There’s a joke going around in the Mets clubhouse these days. Perhaps you’ve heard about it. It involves the underachieving, soon-to-be 35-year-old second baseman who wanted out of New York despite the fact that he was given a long-term contract worth more money than anyone else would have paid him. What’s that? You haven’t heard the joke yet? Well, let me tell you the story about Luis Castillo, the man who recently told the New York Post that he no longer wanted to be in New York.
Back in 2007, the Mets were desperate for some stability at second base after using the likes of Jose Valentin, Damion Easley and Ruben Gotay at the position. Therefore, in a move made at the trade deadline, the Mets sent Dustin Martin and Drew Butera to the Twins for Luis Castillo. In 50 games following the trade, Castillo hit .296, scoring 37 runs and stealing 10 bases. The Mets got what they expected from Castillo. In those 50 games, he gave them stability, a nice batting average, run-scoring ability and some stolen bases.
However, look at who the Twins accepted for him in the deal. Two no-names with limited futures in Martin (who dat?) and Butera (do I know you?). Three years later, Martin has still not played in the major leagues and Butera finally got called up this year for a 96 at-bat tryout in which he hit .208 for the Twins. Doesn’t it look like the Twins knew Castillo was already past his prime and was not worth re-signing when he became a free agent at the end of the ’07 season? If they thought he was truly valuable, wouldn’t they have asked for more than “Who Dat?” and “Do I Know You?”?
Obviously, the Mets were satisfied with Castillo’s performance in those 50 games with the team. Not liking any of the other free agent second basemen, they signed Castillo to a four-year, $25 million contract to be Jose Reyes’ double play partner until 2011. At the time, Castillo was already 32 years old. Did the Mets really think Mr. Gimpy would play four full seasons for the team and be productive each year?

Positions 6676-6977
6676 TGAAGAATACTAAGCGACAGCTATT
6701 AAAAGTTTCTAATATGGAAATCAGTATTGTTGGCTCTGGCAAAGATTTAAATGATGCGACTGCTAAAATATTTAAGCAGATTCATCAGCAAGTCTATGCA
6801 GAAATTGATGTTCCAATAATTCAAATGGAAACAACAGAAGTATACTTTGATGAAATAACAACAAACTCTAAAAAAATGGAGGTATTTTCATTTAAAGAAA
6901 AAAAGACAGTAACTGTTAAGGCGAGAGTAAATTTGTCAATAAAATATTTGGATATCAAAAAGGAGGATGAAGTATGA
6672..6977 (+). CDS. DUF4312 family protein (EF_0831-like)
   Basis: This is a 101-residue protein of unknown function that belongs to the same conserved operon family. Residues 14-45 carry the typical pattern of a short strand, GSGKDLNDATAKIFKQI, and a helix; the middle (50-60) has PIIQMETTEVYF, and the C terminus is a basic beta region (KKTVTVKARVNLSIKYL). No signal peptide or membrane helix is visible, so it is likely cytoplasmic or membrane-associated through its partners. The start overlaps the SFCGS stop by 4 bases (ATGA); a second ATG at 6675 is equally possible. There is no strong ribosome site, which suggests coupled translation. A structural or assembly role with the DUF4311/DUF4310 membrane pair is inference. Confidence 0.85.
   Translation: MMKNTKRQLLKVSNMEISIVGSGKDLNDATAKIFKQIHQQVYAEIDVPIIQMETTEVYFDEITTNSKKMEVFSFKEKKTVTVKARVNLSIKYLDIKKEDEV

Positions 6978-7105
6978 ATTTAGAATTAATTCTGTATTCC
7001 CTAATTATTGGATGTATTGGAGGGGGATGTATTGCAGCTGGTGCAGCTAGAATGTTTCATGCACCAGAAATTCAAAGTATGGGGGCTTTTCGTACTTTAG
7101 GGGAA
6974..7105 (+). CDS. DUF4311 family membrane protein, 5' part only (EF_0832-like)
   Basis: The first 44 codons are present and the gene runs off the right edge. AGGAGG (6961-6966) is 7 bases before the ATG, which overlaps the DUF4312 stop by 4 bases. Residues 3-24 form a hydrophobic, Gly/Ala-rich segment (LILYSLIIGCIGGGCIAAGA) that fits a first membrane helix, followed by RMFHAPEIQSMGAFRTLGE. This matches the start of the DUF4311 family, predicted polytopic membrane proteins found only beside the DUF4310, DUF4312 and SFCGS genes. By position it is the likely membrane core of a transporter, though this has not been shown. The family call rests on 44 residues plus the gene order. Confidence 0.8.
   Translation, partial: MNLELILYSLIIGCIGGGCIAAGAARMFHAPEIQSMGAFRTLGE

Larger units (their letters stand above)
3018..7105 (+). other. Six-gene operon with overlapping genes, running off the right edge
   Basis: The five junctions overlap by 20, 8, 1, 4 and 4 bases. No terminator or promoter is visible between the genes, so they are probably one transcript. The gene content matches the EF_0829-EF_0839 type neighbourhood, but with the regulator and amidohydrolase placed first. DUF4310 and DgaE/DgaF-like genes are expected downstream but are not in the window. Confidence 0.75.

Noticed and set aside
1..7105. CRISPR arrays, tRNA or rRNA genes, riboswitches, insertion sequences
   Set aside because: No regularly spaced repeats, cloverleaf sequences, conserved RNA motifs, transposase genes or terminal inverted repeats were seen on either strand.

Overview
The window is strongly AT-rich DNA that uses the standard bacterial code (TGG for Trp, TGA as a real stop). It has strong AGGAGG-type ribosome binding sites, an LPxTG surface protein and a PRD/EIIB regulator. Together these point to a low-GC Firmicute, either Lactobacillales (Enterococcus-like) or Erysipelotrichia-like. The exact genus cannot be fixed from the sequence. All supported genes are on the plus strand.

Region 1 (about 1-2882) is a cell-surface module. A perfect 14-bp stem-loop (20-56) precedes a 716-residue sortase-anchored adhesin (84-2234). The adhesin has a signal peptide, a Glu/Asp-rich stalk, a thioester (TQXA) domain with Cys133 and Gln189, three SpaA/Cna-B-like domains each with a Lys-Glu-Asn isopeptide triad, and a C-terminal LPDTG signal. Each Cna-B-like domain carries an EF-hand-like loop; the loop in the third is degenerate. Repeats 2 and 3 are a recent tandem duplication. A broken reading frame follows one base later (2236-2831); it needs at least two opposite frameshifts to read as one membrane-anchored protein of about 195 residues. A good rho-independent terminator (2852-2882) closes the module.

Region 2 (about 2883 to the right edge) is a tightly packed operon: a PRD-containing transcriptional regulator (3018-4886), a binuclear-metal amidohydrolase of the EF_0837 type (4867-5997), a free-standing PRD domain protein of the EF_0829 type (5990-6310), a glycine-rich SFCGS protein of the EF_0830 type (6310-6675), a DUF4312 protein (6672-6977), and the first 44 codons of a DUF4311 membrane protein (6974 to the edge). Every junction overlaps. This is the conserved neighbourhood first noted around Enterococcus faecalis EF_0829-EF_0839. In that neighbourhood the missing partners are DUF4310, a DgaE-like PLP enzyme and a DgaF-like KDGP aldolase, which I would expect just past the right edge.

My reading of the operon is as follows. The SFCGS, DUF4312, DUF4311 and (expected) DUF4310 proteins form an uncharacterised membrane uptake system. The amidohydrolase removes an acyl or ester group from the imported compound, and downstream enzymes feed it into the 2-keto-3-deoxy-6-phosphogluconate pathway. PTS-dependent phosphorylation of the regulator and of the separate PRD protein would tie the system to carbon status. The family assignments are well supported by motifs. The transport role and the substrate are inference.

In the three years prior to signing what should be his last multi-year deal, Castillo hit .299, and averaged 82 runs and 18 stolen bases per season. Those numbers were good, but were a far cry from his numbers with the Marlins, when he hit .300 or better on four occasions, scored 90 or more runs thrice and stole at least 48 bases three times, including 2000 and 2002, when he led the league in steals both times.
It should have been clear to the Mets that they were getting a player on the downside of his career, but good ol’ Mr. Minaya felt that Castillo was worthy of a contract that was as long as a presidential term.
So what have the Mets gotten in return for their investment? In 292 games with the Mets under his new contract, Castillo has hit .272 (well below his .291 career average) and has only scored 143 runs, while stealing 44 bases. The man who was supposed to be a tablesetter for the Mets, along with Jose Reyes, has averaged less than 50 runs scored per season since he joined the team and is stealing as many bases as Jason Bay. He is nothing more than a station-to-station player now, who rarely collects extra-base hits (only four doubles and two triples this season in 200 at-bats.)
How much do the Mets dislike using Castillo now? They’d rather give the second base position to Ruben Tejada, who would lose a batting title to Bob Uecker and Mario Mendoza right now with his .180 batting average. Yes, Harry Doyle himself can out-hit the Mets’ second basemen.